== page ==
At this point, I’m pretty nervous about the semester, but everyone says that the first month is really terrible and then it gets better, so I guess I’ll hope that they’re right. At least I can kind of understand what’s going on, and my listening skills have already improved a great deal so maybe they’ll improve more. I’ll also really need to work on my vocabulary, and on making friends with other people in my class. I know one person, but I haven’t yet talked to anyone else in our class. Most of them are from South Korea, and then there are a few people from Japan and one girl from Russia. They are all way better at Chinese than I am. I will definitely try to make friends though, because we can practice Chinese together and that will be good.

First few days in Dalian

My first few days in Dalian have been great! I have registered at the school, but I won’t have a class schedule until after I take a placement test tomorrow, and school doesn’t start for another week, so I’m really just exploring the city. Yesterday, my roommate moved in. She’s from Costa Rica and she’s very sweet. She made a lot of friends because she’s been here for a couple of days, and yesterday, while I sat in the room exhaustedly eating crushed portraits that one of my roommates in the U.S. sent with me, she actually went out and talked to people. I still got to meet some people though because later, she and her friends all went to the beach and they invited me, so I got to see the beach. So far there are 4 people here from the U.S., all of whom my roommate knows and introduced me to yesterday. They have been here for about a week and said they haven’t met any other people from the U.S. yet. There are also some guys from Germany, Japan, and various South American countries who went with us to the beach and dinner.

The beach was pretty cool, but I didn’t fully enjoy it because I was still operating on jet lag and about 3 hours of sleep. However, I think that just powering through all that definitely helped me today, because I was able to sleep through the night and not really get tired all day today. Anyway, the beach was fun. It only cost 2 yuan to get there by bus (about 35 cents). The two Germans swam, but the rest of us either didn’t realize where we were going (this was me) or didn’t want to swim, so we just sat and walked around for a while. Eventually the other person from the U.S. in the group started dancing to “xiao ping go” (a popular song in China) with a random Chinese man, who was very helpful and tried (unsuccessfully) to teach him how to dance. After we got back to campus, we ate diner at the canteen, which was pretty good (also very cheap – I spent less than a dollar for dinner), and then I returned to my dorm to sleep. My roommate and I both went to sleep around 8 pm, because we were extremely tired and because it gets dark around 7 here, so it seemed much later than it was.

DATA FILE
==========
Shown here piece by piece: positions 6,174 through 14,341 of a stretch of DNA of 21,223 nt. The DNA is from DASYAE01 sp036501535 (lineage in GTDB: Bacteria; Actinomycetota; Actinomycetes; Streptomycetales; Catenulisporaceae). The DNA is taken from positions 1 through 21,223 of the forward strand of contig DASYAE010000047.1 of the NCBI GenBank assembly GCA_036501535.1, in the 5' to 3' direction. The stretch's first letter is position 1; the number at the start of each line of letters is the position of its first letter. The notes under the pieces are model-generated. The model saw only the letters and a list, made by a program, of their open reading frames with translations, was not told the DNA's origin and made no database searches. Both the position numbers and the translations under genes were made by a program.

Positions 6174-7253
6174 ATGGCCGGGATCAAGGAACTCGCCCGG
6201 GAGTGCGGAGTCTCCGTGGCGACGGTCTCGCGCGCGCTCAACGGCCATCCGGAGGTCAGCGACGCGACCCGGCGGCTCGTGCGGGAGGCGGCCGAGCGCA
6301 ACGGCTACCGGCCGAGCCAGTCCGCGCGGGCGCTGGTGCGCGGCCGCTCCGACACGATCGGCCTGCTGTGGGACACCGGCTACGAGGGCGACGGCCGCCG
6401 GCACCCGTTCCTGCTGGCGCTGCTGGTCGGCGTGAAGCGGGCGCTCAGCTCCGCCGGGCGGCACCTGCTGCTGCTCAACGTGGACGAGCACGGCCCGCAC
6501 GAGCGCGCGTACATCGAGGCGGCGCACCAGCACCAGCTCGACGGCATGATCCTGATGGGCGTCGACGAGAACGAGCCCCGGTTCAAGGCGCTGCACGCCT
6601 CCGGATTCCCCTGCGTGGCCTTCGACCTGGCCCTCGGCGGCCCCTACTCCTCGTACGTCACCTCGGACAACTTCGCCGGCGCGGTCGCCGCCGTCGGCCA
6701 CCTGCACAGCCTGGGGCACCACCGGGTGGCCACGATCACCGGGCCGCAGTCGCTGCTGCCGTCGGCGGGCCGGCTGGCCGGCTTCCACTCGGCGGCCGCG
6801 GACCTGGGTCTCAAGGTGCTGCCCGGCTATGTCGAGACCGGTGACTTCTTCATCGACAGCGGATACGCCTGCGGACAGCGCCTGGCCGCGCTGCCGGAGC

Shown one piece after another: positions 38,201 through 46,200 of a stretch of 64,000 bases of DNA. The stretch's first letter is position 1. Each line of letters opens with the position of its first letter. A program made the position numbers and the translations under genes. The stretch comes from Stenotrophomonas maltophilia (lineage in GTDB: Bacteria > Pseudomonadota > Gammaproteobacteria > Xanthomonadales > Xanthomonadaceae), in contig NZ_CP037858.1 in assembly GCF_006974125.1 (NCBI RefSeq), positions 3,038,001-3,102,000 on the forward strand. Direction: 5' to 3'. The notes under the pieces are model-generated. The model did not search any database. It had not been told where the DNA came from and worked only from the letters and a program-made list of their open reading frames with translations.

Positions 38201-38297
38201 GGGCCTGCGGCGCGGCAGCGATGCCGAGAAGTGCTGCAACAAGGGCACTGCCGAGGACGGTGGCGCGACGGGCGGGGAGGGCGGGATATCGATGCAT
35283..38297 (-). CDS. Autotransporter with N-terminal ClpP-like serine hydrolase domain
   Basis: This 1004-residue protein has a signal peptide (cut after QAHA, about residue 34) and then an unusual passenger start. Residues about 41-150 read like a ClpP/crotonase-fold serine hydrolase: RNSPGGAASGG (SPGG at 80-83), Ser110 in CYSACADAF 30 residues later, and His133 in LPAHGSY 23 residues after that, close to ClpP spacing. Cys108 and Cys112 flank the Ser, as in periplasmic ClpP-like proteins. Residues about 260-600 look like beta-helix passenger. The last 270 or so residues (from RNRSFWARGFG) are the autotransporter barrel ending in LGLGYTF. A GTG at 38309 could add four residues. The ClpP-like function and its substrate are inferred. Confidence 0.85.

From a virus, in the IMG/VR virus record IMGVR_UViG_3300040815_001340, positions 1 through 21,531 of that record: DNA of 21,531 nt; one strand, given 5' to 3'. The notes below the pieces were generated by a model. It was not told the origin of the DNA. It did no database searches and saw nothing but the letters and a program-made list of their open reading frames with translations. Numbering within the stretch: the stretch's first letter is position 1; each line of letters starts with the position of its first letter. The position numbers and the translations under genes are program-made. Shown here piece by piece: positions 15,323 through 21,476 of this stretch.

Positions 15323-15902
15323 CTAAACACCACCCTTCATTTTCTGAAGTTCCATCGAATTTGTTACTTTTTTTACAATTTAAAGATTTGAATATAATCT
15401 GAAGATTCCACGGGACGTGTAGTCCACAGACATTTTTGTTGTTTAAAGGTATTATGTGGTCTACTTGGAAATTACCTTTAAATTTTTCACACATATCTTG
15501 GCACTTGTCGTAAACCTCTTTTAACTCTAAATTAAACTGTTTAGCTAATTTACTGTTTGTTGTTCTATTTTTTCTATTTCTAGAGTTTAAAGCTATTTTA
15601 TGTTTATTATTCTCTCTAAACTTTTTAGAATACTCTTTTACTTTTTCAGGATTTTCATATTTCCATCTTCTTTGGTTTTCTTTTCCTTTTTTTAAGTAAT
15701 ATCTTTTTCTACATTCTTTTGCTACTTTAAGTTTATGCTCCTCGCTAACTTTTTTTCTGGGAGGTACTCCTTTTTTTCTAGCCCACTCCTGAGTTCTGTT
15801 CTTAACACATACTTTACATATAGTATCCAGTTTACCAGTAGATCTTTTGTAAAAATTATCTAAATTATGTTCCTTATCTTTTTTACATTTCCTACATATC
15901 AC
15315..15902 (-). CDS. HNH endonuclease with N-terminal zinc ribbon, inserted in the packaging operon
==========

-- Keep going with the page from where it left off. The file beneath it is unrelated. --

Today was also a lot of fun, because my high school classmate/good friend finally arrived. She also had some flight trouble, and arrived in Dalian last night at midnight. She has a host family, so she had a bed to sleep in, but she was still pretty exhausted. We walked around for a while because she left some of her documents in her host family’s house and couldn’t figure out how to open the door (later her host mom showed us that you have to unlock it while kicking it in exactly the right spot for it to open). It was really great to see her, and I got to meet some of her friends from her school in Scotland who are also studying here in Dalian. Other notable highlights from the day include accidentally walking into a nice restaurant and having to order expensive food (although once you convert it back to dollars it isn’t expensive at all), trying to get bubble tea and ending up with a smoothie, and successfully ordering dinner which I subsequently spilled all over my room.

That’s it for now! I’ll post again once I’ve taken the placement test and started class!

再见!
Louise